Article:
We recently did a post where it was suggested (not by us – we just reported it) that Bear saliva could be used instead of Bear bile as a use for the Coronavirus.
Here is a link to that original post:
Over the last few days we have been in direct contact with Jill Robinson – Founder and CEO at ‘Animals Asia’ regarding this issue. AA have investigated the information that we sent; and today (1/4/20) Jill has come back to us on the issue; with a formal AA statement from Shaun Thomson BVSc MRCVS, Senior Veterinary Surgeon at the AA Vietnam Bear Rescue Centre.
Here is a copy of the mail sent to us from Jill and Shaun.
I’m now posting a statement below from Shaun, our Senior Vet in Vietnam – and cc’ing Shaun too for any follow up you might have.
As an organisation we do not endorse this idea and suggest that reliance is placed on the herbal and synthetic alternatives to bear bile and saliva, healing without harm.
With best wishes, Jill
“As health-care and other industries work to replace, reduce and refine their use of animals in product testing and human health care, it is incredibly important that we critically consider the expected outcomes of any animal model or product used in an attempt to save human lives.
Currently, there is little evidence that any bear product provides a health benefit that can’t be obtained through other means. We know that the active component of bear bile has physiologic effects in certain circumstances, but its synthetic and other herbal counterparts have those effects also.
As for bear saliva providing antibodies to coronavirus, there is no good evidence to suggest that the claims made are supported. There are 7 different coronaviruses currently known to affect people and each of them is their own serotype. This means that each is neutralised by a different type of antibody and therefore resistance to one serotype does not confer immunity to another serotype. There is no evidence that bears can mount an immune response to human coronaviruses and therefore no evidence that we would expect to find antibodies to any human coronavirus in their saliva.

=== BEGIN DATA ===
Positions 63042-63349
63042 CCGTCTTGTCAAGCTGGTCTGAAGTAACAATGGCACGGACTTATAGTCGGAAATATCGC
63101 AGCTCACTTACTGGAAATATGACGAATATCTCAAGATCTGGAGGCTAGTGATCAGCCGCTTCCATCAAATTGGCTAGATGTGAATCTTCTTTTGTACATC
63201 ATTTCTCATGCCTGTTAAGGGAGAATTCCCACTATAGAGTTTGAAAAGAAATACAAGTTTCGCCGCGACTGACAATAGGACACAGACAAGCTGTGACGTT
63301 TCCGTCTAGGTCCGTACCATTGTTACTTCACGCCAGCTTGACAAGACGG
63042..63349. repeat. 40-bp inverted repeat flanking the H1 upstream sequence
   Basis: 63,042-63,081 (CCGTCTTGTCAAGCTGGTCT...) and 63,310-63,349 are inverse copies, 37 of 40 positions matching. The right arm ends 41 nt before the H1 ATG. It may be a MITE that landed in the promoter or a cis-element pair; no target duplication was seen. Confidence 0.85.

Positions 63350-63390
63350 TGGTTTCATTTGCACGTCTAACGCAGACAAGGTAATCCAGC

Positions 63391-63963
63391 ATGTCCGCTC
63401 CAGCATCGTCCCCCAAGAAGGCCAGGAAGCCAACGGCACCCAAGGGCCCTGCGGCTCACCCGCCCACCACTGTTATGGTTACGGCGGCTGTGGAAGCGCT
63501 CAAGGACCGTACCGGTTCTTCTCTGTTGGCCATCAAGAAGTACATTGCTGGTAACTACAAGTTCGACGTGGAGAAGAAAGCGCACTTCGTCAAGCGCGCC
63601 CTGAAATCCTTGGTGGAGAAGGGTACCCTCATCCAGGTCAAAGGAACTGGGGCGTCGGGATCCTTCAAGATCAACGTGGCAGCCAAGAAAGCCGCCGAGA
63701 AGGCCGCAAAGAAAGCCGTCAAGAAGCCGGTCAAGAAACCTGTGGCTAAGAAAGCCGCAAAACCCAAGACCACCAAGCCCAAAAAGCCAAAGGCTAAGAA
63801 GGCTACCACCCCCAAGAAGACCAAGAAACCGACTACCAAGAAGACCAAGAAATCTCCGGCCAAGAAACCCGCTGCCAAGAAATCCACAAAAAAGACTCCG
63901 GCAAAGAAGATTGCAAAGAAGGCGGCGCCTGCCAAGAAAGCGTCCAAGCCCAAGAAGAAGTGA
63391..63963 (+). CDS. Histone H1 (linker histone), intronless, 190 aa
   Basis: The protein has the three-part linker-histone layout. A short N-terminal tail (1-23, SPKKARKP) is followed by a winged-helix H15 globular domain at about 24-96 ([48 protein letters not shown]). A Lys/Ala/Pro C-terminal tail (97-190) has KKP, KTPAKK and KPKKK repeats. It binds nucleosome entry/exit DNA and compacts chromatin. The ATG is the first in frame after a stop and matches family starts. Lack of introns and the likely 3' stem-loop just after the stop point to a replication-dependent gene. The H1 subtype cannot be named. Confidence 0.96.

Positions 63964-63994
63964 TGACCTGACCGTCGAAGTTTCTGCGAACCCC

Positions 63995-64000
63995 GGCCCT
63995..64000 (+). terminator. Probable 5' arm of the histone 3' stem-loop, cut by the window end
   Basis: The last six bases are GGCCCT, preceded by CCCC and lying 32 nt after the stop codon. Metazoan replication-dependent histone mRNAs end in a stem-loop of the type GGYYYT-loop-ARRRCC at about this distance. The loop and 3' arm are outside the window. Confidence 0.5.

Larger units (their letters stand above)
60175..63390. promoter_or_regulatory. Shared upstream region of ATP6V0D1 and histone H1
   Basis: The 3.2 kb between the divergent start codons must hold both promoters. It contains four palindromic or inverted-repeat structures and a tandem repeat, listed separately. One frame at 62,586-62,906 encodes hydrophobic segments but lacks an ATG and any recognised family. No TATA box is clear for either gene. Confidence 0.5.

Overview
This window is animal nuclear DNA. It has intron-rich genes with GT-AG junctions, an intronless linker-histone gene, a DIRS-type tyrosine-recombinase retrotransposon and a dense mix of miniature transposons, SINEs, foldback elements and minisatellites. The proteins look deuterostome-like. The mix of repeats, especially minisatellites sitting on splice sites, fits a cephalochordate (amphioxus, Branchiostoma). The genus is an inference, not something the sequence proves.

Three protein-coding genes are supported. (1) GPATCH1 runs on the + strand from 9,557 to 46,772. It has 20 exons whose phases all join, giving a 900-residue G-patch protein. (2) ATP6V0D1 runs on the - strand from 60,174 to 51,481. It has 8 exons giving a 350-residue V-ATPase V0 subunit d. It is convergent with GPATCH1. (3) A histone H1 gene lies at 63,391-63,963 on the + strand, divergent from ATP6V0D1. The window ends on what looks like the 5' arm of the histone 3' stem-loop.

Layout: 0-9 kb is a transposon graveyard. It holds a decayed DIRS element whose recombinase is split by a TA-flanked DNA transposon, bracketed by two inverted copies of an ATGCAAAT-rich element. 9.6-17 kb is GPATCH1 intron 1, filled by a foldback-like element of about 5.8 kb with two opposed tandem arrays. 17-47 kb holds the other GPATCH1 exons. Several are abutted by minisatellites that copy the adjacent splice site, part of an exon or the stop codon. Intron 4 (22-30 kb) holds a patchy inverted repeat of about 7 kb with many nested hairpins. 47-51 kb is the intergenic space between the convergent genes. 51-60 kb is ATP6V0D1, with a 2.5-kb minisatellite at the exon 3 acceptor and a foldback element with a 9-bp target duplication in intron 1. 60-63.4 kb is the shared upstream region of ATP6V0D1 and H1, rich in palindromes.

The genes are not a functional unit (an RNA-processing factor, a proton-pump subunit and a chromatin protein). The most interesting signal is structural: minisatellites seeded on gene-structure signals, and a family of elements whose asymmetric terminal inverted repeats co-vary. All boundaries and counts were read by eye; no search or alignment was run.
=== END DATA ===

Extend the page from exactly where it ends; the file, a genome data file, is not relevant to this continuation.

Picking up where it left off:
Bear saliva, like most animals, contains a lot of different microbes. The way microbes stop other microbes from attacking them is by making antimicrobials. A bacteria found in bear saliva has been found to make a chemical that works as an antibiotic against a bacteria that is a common human pathogen. This chemical is being evaluated for its potential use as an antibiotic, but this in no way supports that bear saliva is in anyway effective against coronavirus (or any other infections). Using bear saliva to treat a susceptible infection could be likened to using mouldy bread to treat an infection susceptible to penicillin.
The way to get antibodies for SARS-COV-2 to then treat people, in a way that makes mechanistic sense and has shown to work for other infections, is to take plasma from recovered people and give it to those that are suffering from COVID-19. This is already being done. This method provides a safer, more effective solution and requires the use of absolutely no animals. There is always the risk of blood borne infections, but with modern screening the chances of this are incredibly low. These risks are also likely significantly lower than problems that could be caused by the administration of bear saliva. Donating plasma allows those now immune to the disease to support their community to get healthier in a better way.”
Shaun Thomson BVSc MRCVS
Senior Veterinary Surgeon
Vietnam Bear Rescue Centre